by Morgan Carr Markell

This past Saturday (June 11th) we got to teach market visitors about bees and their important relationship with flowering plants.


By gathering food from many flowers, bees provide pollination services. They carry pollen from one flower to another so that the plant can produce more plants and we humans can harvest fruit. We brought pinned bees and wasps along with close-up photos of branched bee hairs with pollen on them to show people why bees are exceptionally good at carrying pollen from one flower to another. Kids also got to make their own pollinators out of pipe cleaners (see photo below) and use them to move artificial pollen (flour) from one artificial flower (cup) to another. It was fun to see all the fuzzy, colorful pollinators that they designed!

Busy ‘pollinators’ pollinating ‘flowers’.


Some kids wanted to make pipe cleaner flowers too so Mohamed, Grace, Jason, and James worked out a method (see flower on the observation hive in the photo below). Also, we discovered that pipe cleaners and pom-poms make great antennae, which bees need to taste pollen/nectar and communicate with each other (see James’ antennae below).

James wearing his antennae.

Native Bees

We wanted to give visitors a feel for how diverse bees are. There are over 20,000 species of bees worldwide and over 400 species in Minnesota alone . They have very different lifestyles, living alone or in groups, making nests in stems or underground, and using lots of different methods for carrying pollen back to their young. They also vary tremendously in size (see photo of the pinned bees below).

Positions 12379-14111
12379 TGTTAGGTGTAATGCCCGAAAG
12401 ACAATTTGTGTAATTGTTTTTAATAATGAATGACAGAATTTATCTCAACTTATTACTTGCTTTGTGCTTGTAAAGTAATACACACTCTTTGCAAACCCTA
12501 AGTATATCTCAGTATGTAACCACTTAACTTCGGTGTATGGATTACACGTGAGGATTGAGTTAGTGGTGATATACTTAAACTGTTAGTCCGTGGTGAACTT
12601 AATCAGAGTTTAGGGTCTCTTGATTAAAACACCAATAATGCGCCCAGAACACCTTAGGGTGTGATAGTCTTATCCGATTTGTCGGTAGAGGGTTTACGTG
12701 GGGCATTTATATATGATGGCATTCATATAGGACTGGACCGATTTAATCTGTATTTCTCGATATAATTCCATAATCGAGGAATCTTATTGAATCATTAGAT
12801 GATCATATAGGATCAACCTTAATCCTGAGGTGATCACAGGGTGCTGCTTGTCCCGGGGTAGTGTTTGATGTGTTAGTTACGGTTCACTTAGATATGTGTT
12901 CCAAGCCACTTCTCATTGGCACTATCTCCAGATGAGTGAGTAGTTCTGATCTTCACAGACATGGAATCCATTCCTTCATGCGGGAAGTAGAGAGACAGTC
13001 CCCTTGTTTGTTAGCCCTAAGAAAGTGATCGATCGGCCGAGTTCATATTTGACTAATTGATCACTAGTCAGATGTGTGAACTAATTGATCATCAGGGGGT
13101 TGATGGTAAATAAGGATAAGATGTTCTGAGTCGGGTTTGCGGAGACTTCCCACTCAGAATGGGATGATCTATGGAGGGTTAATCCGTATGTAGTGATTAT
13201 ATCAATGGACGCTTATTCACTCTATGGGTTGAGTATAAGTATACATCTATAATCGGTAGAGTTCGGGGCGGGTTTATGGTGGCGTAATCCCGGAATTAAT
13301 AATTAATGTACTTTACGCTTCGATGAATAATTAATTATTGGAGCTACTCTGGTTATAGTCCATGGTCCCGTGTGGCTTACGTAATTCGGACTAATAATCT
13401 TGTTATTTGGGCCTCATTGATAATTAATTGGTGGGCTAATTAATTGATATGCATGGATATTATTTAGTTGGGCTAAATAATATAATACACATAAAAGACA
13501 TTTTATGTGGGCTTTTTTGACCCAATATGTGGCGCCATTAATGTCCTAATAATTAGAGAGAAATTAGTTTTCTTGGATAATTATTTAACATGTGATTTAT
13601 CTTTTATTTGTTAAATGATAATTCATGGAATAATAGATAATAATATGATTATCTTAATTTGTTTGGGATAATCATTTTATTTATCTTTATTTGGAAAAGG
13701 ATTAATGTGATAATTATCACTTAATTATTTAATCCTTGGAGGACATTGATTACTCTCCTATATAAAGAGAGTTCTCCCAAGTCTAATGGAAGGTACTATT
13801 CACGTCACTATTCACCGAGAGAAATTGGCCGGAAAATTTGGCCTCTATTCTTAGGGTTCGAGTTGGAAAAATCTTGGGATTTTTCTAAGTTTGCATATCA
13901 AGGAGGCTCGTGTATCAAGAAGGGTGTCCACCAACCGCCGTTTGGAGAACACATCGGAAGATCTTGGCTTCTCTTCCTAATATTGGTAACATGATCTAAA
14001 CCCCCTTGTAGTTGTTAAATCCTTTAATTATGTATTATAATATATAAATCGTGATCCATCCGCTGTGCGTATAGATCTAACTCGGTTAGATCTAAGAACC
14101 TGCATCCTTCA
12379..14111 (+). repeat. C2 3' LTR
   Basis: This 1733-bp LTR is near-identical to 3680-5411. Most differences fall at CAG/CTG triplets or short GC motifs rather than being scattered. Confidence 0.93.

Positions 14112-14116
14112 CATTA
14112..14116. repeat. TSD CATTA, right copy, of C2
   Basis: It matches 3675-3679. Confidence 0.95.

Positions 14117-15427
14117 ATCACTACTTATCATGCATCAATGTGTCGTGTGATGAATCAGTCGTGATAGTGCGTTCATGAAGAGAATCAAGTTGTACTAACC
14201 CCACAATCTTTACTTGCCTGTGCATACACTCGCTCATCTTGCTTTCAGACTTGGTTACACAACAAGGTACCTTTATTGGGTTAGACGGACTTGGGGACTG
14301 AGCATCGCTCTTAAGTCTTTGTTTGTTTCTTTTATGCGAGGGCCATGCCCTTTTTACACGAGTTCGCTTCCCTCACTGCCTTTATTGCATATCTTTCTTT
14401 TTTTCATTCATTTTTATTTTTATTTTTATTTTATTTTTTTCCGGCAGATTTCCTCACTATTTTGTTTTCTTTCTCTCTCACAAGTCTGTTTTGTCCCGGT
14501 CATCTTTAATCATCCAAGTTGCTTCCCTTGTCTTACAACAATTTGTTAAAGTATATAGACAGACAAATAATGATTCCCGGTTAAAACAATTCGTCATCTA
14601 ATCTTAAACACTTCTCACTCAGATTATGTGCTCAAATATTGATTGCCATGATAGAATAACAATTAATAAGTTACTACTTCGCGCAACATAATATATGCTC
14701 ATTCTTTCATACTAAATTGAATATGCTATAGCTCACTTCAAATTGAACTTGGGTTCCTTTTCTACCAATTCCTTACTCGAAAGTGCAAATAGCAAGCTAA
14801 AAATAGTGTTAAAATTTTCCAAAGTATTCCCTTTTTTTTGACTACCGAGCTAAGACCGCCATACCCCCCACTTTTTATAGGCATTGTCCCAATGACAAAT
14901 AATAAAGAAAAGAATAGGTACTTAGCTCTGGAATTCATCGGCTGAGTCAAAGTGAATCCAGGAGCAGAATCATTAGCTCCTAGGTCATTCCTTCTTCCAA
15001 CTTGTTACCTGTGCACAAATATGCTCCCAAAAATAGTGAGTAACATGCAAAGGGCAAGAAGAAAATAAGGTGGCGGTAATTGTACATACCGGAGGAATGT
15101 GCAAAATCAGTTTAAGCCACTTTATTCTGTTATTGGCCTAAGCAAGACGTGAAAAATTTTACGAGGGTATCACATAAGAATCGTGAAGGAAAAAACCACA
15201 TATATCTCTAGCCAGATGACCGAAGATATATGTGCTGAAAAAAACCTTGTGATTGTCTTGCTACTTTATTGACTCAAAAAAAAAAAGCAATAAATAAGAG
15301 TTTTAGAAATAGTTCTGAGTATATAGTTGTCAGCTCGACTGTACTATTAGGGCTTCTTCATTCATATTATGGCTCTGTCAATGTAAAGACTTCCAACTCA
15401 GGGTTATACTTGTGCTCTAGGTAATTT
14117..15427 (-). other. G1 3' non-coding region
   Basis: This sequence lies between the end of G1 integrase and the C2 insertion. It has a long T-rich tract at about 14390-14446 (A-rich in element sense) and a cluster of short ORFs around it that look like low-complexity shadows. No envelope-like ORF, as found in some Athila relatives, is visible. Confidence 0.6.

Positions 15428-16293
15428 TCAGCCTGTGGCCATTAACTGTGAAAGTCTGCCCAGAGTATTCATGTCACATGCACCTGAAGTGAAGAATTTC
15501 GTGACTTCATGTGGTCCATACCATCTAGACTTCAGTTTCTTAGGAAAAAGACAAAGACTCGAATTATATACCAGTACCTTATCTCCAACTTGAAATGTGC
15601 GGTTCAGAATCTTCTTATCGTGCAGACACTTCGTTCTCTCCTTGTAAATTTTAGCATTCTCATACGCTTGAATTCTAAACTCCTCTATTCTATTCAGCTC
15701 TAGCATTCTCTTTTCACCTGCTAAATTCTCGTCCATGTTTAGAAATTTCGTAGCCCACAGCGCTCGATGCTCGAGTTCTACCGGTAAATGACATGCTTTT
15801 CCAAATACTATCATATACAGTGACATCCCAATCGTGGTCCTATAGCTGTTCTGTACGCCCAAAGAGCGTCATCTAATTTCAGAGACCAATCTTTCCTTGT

We especially wanted to give people concrete steps that they can take to help bees. Lots of people asked about making artificial nests for stem-nesting bees and took our “Plants for Minnesota Bees” handout . A few even came back to show us the bee-friendly plants that they bought at the market!

Honey Bees

We had a bee veil that kids could try on, and beekeeping equipment, including a smoker and hive tool, for them to touch (see photo below). Our biggest draw was the glass-walled observation hive filled with honey bees. Everyone wanted to find the queen! She kept challenging us by moving around and hiding behind workers on the glass. Our thanks go to the nearby vendors that gave us ice for our bees. By 1 pm it was almost 100°F!


We also had goldenrod and basswood honey for people to taste and compare. Although some people loved the strong, spicy goldenrod taste, most people preferred the basswood honey’s flavor. Honey bees make honey from nectar by concentrating it down to 20% water or less and using enzymes to convert the sucrose sugar in nectar into the glucose and fructose sugars of honey. However, flowers control the specific flavor of the resulting honey by adding their own unique blend of chemicals to their nectar. Yay for biodiversity!

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